An ornate 2,000-seat hall, complete with pipe organ and stained glass windows that sat undisturbed above a nightclub for years? Yes, it’s a story of old Manchester. In the new Manchester, we’re quickly running out of undiscovered bits to find, fix up and fill with music, art and people. It seems we live in a time when every Northern Quarter basement is an underground venue, every deconsecrated church is a secret theatre, and every disused rail station is likely to be commandeered by an orchestra accompanied by dancing bone dust. Hallelujah!
Built as a Methodist chapel in 1910, the Grade II-listed building is notable for its Gothic and Baroque decorative features. Its two lower floors were once home to Brannigans, a bar and nightclub that was a mainstay of Manchester’s Quay/Peter Street “Straight Village” in the 1990s and 2000s. Now you’ll find Albert’s Schloss, a cook haus, bakery, bier palace and wunderbar. Upstairs on the first floor is a hidden marvel – a gracefully curved main hall, with stepped seating, intricately carved walls and ceiling, that seats 2,000 people. At the centre is a beautifully preserved pipe organ. The place is massive, with a further floor of disused rooms and topping it all, a cupola tower with magnificent views of the city.
The building has a fascinating history. Thanks to vigorous evangelical work among the poor and working classes in the city centre during the late 1800s, the Methodist Central Hall on Oldham Street became so crowded that the church was forced to hold services in the Free Trade Hall. The building of The Albert Hall gave them a place to hold services and entertainments targeted at drawing the young and spiritually vulnerable out of neighbouring music halls, with room for classrooms, social work and meetings. In later years, the Hallé used it as a base when the Free Trade Hall was bombed in the Second World War, and it eventually fell out of use as a Methodist place of worship in 1969.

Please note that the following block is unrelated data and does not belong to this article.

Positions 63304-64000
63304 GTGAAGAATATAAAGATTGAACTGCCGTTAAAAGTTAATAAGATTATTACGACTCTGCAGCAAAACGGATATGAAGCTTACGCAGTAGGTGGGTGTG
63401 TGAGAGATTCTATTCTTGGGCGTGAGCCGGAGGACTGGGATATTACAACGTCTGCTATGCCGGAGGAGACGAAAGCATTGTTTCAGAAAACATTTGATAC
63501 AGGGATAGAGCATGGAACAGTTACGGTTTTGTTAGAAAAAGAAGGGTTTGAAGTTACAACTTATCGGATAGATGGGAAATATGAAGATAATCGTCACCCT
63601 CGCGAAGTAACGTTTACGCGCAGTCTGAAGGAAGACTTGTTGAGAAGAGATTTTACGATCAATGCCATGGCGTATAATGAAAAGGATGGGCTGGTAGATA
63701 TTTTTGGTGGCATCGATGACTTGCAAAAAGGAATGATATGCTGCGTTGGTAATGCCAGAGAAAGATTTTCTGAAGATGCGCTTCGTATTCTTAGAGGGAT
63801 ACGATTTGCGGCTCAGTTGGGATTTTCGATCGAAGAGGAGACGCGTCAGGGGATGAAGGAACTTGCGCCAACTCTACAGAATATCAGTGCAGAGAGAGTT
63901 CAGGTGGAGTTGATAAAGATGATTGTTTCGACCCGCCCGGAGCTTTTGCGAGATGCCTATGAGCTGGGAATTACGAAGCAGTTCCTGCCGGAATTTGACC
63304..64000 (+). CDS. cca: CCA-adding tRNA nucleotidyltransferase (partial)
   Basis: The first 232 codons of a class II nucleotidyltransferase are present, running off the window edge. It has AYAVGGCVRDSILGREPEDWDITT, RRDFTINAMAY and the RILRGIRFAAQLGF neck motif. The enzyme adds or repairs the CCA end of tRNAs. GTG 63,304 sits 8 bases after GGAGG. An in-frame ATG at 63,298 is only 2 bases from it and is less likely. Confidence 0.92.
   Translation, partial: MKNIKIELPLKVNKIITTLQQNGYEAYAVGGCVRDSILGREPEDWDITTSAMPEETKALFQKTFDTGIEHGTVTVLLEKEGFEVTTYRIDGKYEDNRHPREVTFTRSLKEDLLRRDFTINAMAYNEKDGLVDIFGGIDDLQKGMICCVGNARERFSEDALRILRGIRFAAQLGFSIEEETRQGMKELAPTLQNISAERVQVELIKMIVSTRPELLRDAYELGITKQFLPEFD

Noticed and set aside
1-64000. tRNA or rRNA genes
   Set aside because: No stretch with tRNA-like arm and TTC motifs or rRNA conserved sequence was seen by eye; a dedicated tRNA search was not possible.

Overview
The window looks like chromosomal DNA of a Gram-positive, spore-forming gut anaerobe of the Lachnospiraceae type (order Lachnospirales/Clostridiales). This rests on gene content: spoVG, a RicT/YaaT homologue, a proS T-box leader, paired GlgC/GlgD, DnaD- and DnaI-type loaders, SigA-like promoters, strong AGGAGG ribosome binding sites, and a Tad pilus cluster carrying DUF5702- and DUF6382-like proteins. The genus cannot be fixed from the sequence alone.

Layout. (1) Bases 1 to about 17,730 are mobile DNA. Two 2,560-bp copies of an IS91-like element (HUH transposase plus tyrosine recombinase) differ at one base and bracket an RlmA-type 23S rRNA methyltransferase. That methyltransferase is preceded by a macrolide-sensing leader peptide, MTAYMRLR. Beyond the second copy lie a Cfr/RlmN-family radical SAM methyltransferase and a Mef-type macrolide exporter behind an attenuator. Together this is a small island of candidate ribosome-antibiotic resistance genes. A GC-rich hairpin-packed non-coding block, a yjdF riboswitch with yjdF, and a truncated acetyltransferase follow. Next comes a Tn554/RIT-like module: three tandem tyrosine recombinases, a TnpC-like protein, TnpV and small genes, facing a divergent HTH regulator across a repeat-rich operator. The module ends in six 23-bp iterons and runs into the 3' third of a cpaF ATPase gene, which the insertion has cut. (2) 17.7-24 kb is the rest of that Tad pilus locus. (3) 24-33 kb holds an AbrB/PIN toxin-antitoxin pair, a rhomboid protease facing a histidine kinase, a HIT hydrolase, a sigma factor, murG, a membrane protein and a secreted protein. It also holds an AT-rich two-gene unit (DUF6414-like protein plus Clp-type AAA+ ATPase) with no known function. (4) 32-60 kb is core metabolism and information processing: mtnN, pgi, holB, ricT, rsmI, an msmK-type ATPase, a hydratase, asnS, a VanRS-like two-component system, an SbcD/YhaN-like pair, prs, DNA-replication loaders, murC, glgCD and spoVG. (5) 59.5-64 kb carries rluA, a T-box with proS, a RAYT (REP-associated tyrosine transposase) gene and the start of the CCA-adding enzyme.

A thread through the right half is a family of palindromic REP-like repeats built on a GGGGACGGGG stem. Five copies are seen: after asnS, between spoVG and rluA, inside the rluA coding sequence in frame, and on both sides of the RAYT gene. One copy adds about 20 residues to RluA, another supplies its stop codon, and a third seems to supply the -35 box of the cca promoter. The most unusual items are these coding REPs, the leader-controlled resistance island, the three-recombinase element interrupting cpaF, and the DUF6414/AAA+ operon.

Skipping through to 2013 the Albert Hall reopened its doors to the public as the multipurpose venue we all know and love today! Playing host to festivals, gigs, club nights and private hire events such as weddings and conferences, it’ll be enjoyed by generations to come even if in somewhat less abstemious circumstances than those envisioned by its original occupants: the Manchester and Salford Wesleyan Methodist Mission, whose sole aim was, in its own words, “to evangelise the outcast and to arouse to religious earnestness the crowds in city streets.” Jokes about knocking back beers in a temperance hall aside, it’s one of Manchester’s most treasured venues, and shows here take on something that bit more special.